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Wendell expects broadband in Sept. ’19



For the Athol Daily News
Thursday, June 07, 2018

WENDELL — Residents will have to wait until fall of 2019 to get their high-speed internet, according to the Broadband Committee’s first update in months.

Originally, the service was estimated to go live in the summer of 2019, but the Broadband Committee is now aiming for next September.

“Progress on the Wendell broadband project is picking up speed,” reads the committee’s update. “A number of aspects of the project remain to be finalized, but at this point we have a clear idea of what information is needed in order to do so.”

Wendell’s broadband project is part of a WiredWest cooperative with nearby Shutesbury, Warwick and New Salem that will create a municipally-owned, high-speed, fiber-optic internet network.

In Wendell, the first stage of the design process, in partnership with Westfield Gas and Electric, is complete, and a strand map has been created.

The strand map details the paths the physical broadband network will take — from the central electronics hub behind the Town Offices building outward. The network passes all but three residences in town.

The strand map gives the ability to identify the utility poles — in this case, 1,460 of them — needed to hang the fiber-optic wires. The next step, according to the committee, is applying to Verizon and National Grid to do “make ready” work on the poles, creating space for additional cables.

Roughly one third of the cost of Wendell’s broadband project is covered by $730,000 from the state’s Last Mile grant program, but the Broadband Committee has also expressed that coming up with an exact, total project price has been difficult.

The state funds will be exhausted before Wendell contributes anything, and it is unknown how far the $730,000 will get Wendell through the rest of the design process, then the engineering and construction processes.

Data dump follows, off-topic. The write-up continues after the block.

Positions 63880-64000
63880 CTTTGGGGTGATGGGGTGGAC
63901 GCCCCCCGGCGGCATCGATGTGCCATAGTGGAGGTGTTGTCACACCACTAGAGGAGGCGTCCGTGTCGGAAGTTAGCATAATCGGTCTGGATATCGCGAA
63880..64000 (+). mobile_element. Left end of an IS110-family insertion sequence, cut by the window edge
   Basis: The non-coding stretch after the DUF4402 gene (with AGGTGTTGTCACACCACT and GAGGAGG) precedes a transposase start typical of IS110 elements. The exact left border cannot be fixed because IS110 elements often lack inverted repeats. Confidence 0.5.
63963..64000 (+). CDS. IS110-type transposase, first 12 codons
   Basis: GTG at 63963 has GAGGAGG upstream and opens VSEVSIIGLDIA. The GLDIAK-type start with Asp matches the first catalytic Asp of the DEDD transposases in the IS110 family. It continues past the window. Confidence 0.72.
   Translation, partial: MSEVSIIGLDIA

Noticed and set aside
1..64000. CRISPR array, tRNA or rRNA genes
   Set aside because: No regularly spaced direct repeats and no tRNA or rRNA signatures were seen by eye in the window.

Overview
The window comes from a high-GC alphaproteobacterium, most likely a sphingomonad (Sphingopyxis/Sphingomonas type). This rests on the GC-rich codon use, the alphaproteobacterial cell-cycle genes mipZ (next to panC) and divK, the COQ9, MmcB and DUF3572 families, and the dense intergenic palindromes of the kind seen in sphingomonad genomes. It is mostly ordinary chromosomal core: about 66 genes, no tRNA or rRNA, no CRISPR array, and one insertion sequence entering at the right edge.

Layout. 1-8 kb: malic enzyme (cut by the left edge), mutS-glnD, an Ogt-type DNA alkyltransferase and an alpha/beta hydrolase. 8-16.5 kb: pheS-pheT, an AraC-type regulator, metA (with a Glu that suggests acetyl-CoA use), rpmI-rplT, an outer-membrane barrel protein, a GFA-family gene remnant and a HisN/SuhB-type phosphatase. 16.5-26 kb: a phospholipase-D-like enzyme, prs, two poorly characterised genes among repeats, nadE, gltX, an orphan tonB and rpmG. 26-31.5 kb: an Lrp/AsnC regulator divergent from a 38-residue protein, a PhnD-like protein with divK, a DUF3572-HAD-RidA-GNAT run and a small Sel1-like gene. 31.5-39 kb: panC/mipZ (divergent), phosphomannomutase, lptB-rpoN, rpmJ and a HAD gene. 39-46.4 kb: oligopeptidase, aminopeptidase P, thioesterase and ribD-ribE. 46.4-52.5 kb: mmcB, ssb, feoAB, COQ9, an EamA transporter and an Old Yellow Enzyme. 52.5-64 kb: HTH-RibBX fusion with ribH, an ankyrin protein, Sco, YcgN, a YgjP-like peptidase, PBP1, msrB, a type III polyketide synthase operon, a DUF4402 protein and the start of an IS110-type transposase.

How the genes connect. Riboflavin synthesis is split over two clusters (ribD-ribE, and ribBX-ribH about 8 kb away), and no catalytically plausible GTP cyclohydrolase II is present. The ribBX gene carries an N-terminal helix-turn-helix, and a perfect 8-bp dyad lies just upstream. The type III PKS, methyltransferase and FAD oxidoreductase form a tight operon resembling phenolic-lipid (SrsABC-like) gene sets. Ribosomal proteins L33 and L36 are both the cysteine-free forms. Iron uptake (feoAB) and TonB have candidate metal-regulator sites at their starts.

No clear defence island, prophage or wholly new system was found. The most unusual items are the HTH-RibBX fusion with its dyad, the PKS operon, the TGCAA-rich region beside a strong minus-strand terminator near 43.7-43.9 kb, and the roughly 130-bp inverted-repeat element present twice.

The Massachusetts Broadband Institute gave Wendell an initial, total-project estimated cost of $1.9 million in 2014.

The actual cost could end up being higher, however, due to multiple variables — for example, if any utility poles identified are unable to be modified to carry additional cables, the town will have to replace them.

Once the 2019 construction phase begins, residents will be able to buy into the project and connect to the network. However, the Broadband Committee admits it doesn’t yet know how high monthly service rates will be, or what the tax burden will be.

Residents are encouraged, in any case, to look for more updates from the Broadband Committee in coming months so that they can plan to become subscribers during the construction phase.

Any resident who misses that window, and wants to connect to the network post-construction, will have to pay significantly more to become a subscriber.

According to the Broadband Committee, post-construction hookups in nearby Leverett cost around $2,000, and residents willing to become subscribers should take advantage of the 2019 construction when crews and trucks are already in town.


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